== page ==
# How to understand the de-correlation property of DCT? What does de-correlation mean?

Here are three problems that I can't understand:

1. Usually what does de-correlation mean in image-processing?

2. What's the benefit of de-correlation when it comes to image splicing?

3. Is there some relationship among neighbouring coefficients? And I read a paper which says coefficients difference matrix(got by coefficients subtracting its neighbor) can eliminate the relationship of the coefficients，How to understand this?

I would really appreciate if someone can help me!

1. The term "decorrelation" generally accounts for processing that reduce autocorrelation within single, or cross-correlation within a group of signals or images. Doing that, it should preserve important features in the data.

2. In other terms, images often contains simpler "objects" (in terms of morphology: bumps, edges, textures) that are mixed, or distorted. Generally, unmixing them via decorrelation somehow simplify further processing.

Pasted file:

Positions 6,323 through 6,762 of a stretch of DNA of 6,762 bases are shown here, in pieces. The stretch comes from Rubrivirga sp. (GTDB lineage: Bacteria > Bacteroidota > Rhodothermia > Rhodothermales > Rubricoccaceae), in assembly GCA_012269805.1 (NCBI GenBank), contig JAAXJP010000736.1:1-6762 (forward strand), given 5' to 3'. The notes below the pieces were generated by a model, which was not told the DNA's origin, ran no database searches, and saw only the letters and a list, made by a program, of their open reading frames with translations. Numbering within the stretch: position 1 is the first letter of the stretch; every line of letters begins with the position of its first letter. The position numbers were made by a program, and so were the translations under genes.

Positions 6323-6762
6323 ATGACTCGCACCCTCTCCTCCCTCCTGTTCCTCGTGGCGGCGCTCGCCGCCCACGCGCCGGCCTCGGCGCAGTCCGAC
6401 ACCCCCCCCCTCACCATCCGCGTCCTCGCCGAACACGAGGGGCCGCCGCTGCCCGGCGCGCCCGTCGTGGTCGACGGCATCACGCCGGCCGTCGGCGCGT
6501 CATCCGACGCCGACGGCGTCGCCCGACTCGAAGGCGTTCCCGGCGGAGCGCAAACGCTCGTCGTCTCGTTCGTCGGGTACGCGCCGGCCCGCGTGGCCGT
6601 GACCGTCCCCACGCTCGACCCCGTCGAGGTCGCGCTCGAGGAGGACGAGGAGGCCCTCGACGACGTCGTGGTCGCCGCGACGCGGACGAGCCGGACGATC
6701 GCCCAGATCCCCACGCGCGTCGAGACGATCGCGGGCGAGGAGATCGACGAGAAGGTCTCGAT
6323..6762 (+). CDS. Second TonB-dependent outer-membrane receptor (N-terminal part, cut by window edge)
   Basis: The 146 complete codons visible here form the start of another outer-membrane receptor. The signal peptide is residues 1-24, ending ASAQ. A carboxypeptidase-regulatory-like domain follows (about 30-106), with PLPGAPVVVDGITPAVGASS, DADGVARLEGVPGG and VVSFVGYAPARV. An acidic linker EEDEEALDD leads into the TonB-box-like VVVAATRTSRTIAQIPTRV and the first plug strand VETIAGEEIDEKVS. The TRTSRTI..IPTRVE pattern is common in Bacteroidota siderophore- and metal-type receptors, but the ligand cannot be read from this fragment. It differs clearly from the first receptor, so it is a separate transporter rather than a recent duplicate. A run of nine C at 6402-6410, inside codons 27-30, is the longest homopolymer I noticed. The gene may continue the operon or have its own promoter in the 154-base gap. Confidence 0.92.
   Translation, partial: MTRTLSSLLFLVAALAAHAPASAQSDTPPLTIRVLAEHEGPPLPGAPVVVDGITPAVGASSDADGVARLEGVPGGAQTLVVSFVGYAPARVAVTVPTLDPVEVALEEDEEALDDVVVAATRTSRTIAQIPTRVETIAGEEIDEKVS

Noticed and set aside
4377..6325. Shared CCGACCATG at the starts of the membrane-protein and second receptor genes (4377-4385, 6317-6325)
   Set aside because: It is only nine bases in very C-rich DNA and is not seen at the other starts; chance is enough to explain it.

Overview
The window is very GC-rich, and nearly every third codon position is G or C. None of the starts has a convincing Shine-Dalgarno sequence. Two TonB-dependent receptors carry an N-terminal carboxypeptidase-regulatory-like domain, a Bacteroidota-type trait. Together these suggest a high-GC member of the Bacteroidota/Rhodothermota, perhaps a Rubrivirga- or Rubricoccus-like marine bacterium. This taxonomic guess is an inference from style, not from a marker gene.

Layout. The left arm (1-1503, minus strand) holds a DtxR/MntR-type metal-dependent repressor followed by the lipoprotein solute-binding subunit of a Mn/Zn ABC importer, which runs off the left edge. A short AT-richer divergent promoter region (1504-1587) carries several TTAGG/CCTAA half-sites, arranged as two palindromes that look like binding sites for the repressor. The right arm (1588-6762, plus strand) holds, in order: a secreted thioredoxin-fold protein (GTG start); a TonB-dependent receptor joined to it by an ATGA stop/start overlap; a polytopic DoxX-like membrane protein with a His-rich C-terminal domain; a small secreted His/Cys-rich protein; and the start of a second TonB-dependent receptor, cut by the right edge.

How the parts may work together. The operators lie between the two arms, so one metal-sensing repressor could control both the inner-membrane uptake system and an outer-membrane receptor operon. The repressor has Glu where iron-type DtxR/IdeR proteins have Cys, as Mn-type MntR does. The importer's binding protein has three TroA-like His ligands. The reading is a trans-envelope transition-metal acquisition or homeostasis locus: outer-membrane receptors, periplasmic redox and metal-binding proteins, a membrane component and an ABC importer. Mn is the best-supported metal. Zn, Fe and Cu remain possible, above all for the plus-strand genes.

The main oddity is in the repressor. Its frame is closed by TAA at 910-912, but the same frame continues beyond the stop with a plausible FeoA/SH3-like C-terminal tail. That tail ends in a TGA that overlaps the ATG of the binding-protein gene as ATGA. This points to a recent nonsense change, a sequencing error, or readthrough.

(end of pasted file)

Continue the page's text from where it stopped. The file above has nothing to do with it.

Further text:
3. Generally yes, unless you have uncorrelated noise in your images. A classical and simple model is an order-one Markov or autoregressive process. Basically a pixel somehow depends (with a parameter $$\rho$$) on the past pixel, with uncertainty. If $$\rho$$ is close to $$0$$, you are already decorrelated. If $$\rho$$ is close to $$1$$ (typically $$0.90-0.95$$), the data is quite correlated.

The DCT was meant for diagonalizing the resulting autocovariance matrices with Toeplitz structure, to give fast estimates of their eigenvectors. Transforming a fat autocovariance matrix into a thin, close to a diagonal, matrix is an instance of decorrelation.